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44 potential African American graves found at shuttered Clearwater school and nonprofit property

Archaeologists with Cardno and the University of South Florida used ground-penetrating radar to make the discovery.

CLEARWATER, Fla. — The Pinellas County School District and the City of Clearwater announced on Friday that archaeologists detected 44 graves from an African American cemetery at the shuttered Curtis Fundamental school and property located across the street at Holt and Engman belonging to the Homeless Empowerment Program.

RELATED: Funeral home book shows records from lost black cemeteries in Clearwater, helps loved ones get answers

The report suggests even more graves could be underneath the school building.

Archaeologists with Cardno and the University of South Florida used ground-penetrating radar in early February to search portions of the school property and a small area on the east side of Holt Avenue. They used old maps that referenced the North Greenwood neighborhood cemetery previously referred to as “Negro Cemetery on Holt Avenue” to determine the proper search location.

The district began the search after a 10News report that voiced concerns from the NAACP and the Clearwater Heights Reunion Committee that graves from the North Greenwood cemetery were not properly removed from the property before the school district acquired the city-owned land.

RELATED: ‘It's very important to do this’: Archaeologists scan old Pinellas Co. school for graves from black cemetery

A report from Cardno shows in 1948, the Clearwater City Commission offered 30 acres of land, including the cemetery, to the Board of Public Instruction so the district could build an African American high school. A public records request filed by 10News shows just five years later, superintendent Floyd Christian wrote a letter to the city of Clearwater inquiring about a land swap so the city could build a segregated swimming pool for African Americans. 

City commission documents from the time outlined the city would then be obligated to move all the graves from the burial ground.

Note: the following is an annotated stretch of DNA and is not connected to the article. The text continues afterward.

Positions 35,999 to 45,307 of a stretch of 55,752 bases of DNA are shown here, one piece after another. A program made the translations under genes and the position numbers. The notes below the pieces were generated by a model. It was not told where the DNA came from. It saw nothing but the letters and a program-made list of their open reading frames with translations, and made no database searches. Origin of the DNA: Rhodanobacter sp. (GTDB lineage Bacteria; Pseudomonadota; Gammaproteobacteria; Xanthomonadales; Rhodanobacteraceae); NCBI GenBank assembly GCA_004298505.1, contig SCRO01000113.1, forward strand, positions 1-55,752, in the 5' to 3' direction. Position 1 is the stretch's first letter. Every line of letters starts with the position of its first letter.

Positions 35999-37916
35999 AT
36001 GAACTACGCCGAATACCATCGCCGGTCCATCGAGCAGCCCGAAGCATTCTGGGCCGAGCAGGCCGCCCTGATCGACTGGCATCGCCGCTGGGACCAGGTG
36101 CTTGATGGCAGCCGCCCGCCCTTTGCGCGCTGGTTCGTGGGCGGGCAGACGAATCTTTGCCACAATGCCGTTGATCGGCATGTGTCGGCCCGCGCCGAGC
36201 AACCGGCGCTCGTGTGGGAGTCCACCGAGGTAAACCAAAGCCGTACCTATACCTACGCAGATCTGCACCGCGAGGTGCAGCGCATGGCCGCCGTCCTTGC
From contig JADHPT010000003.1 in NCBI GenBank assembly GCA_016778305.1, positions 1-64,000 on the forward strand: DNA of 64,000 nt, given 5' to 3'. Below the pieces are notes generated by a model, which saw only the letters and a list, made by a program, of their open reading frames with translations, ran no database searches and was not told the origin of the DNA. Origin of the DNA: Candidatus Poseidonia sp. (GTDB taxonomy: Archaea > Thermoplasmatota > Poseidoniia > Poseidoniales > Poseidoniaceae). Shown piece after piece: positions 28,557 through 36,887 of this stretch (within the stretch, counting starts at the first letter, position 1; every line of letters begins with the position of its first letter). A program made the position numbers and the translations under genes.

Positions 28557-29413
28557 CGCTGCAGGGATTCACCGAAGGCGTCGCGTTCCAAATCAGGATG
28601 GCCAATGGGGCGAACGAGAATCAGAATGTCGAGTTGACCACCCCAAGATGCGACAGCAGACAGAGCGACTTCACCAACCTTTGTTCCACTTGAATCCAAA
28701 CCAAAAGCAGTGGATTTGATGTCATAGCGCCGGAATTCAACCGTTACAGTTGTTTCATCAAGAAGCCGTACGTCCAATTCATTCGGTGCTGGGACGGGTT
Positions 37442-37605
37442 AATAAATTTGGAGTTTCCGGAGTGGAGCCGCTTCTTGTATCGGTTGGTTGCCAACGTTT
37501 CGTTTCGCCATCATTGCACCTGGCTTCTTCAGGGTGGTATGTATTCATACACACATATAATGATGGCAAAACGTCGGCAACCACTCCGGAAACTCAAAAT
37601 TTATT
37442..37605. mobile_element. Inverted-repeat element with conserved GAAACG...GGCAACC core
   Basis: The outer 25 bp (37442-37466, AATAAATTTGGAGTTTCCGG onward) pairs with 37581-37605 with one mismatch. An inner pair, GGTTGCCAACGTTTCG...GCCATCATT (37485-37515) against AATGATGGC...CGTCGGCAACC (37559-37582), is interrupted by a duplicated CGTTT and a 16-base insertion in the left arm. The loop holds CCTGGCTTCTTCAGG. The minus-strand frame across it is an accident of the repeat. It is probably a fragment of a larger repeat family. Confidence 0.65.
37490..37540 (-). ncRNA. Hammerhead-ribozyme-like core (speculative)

Larkins Funeral Home received the contract to do the move. In December 1954, the city manager reported all the graves had been moved. However, neighbors in Clearwater’s African American community never believed all the graves were relocated.

O’Neal Larkin Jr., who is of no relation to the proprietors of Larkins Funeral Home, said he recalled seeing human remains in the parking lot of the Curtis Fundamental School as crews were doing work in the 1980s, which would have been 30 years after graves were supposed to be relocated.

RELATED: 'There are human remains here': Neighbor remembers bones 30 years after city said graves were moved

"I just hope that there's a healing process for this place,” Larkin told 10News on February 17.

Robert Young of Smith-Youngs Funeral Home in Clearwater worked for Larkins Funeral Home as an attendant when he was a young boy. He said he believed graves had been left behind because many of the graves did not have markers, and it would have been difficult to know what graves remained. This effort was complicated even further by the lack of city records kept on the site.

Clearwater/Upper Pinellas NAACP president Zebbie Atkinson IV worked closely with the community, the school district and the city to get answers about the graves. After members of the Clearwater Heights Reunion Committee raised concerns, he served as a representative for the group, making sure their concerns were heard by the district and the city.

"It's an unfortunate situation that America has the history that it has and has done very little, if anything to make amends for their atrocities of the past,” he said of the botched relocation. "We need to work together to find the answers so that all hearts are satisfied."

Moving forward, the city of Clearwater and Pinellas County Schools say they will follow archaeologist recommendations at the site, and will be inclusive of community concerns as to what should happen next. "Sometimes, actions we take in the past come back to revisit us and mistakes that we may have made in the past, we have to address their impacts today,” said Bill Horne, manager for the city of Clearwater.

Emerald Morrow is a reporter with 10News WTSP. Like her on Facebook and follow her on Twitter. You can also email her at emorrow@wtsp.com. To read more about the search for lost African American burial grounds in the Tampa Bay area, head to wtsp.com/erased.

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